Background: ChIP-seq experiments are widely used to detect and study DNA-protein interactions, such as transcription factor binding and chromatin modifications. However, downstream analysis of ChIP-seq data is currently restricted to the evaluation of signal intensity and the detection of enriched regions (peaks) in the genome. Other features of peak shape are almost always neglected, despite the remarkable differences shown by ChIP-seq for different proteins, as well as by distinct regions in a single experiment.
Results: We hypothesize that statistically significant differences in peak shape might have a functional role and a biological meaning. Thus, we design five indices able to summarize peak shapes and we employ multivariate clustering techniques to divide peaks into groups according to both their complexity and the intensity of their coverage function. In addition, our novel analysis pipeline employs a range of statistical and bioinformatics techniques to relate the obtained peak shapes to several independent genomic datasets, including other genome-wide protein-DNA maps and gene expression experiments. To clarify the meaning of peak shape, we apply our methodology to the study of the erythroid transcription factor GATA-1 in K562 cell line and in megakaryocytes.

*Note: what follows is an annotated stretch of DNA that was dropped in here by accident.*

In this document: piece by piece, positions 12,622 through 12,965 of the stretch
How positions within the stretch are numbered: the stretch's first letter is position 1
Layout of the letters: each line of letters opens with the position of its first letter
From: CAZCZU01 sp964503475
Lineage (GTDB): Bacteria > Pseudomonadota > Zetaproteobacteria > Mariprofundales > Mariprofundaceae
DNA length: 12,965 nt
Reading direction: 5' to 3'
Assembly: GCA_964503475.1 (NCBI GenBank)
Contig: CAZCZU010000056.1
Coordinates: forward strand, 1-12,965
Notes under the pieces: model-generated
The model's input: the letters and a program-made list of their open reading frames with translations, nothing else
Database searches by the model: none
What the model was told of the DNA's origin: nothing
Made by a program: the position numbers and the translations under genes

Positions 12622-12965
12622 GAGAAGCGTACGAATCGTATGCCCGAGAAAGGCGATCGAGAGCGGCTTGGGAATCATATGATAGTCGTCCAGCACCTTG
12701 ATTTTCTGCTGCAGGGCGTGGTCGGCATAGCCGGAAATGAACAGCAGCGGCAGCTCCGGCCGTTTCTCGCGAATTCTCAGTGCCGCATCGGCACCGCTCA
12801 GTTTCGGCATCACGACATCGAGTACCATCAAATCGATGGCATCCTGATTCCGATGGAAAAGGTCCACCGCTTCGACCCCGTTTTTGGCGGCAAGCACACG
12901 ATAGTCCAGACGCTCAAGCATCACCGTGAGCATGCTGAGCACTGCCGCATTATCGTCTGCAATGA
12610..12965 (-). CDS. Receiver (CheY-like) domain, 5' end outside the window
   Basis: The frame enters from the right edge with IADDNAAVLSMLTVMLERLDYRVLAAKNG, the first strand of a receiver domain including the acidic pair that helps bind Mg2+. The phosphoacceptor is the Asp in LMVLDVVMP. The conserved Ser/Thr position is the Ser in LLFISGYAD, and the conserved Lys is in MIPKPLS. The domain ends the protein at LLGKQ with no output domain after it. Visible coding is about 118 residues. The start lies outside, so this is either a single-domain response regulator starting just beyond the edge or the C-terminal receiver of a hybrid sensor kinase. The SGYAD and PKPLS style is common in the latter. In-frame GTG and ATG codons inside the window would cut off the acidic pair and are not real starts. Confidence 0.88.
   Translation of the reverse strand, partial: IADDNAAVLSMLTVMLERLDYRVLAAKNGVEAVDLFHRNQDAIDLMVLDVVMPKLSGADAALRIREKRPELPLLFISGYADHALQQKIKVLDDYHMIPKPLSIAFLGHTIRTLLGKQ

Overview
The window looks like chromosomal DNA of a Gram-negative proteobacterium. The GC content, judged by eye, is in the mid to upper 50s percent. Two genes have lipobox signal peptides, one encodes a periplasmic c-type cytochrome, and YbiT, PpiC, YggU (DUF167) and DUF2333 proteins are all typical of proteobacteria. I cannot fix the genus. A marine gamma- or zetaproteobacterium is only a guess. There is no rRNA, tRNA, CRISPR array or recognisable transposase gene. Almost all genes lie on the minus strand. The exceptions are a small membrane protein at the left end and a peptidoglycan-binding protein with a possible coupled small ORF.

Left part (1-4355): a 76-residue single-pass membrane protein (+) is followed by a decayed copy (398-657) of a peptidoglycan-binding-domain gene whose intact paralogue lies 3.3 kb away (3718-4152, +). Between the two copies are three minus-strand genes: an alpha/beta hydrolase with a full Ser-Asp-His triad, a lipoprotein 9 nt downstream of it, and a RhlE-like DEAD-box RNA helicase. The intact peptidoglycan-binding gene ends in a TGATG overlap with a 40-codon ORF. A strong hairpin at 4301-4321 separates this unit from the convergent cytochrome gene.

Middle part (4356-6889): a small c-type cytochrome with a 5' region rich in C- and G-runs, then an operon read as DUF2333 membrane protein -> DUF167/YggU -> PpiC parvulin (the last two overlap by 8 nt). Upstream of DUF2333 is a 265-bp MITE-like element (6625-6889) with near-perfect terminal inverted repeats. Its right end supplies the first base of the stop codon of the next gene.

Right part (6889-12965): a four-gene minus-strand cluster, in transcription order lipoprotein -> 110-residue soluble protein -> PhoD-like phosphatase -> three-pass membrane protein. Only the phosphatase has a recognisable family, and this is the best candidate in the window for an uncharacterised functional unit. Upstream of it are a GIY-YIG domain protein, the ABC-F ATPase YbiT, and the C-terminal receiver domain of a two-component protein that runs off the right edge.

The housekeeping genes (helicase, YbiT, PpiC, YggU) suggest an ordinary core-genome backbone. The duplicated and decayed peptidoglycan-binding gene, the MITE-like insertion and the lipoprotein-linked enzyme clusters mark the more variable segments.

Conclusions: Our study demonstrates that ChIP-seq profiles include information regarding the binding of other proteins beside the one used for precipitation. In particular, peak shape provides new insights into cooperative transcriptional regulation and is correlated to gene expression.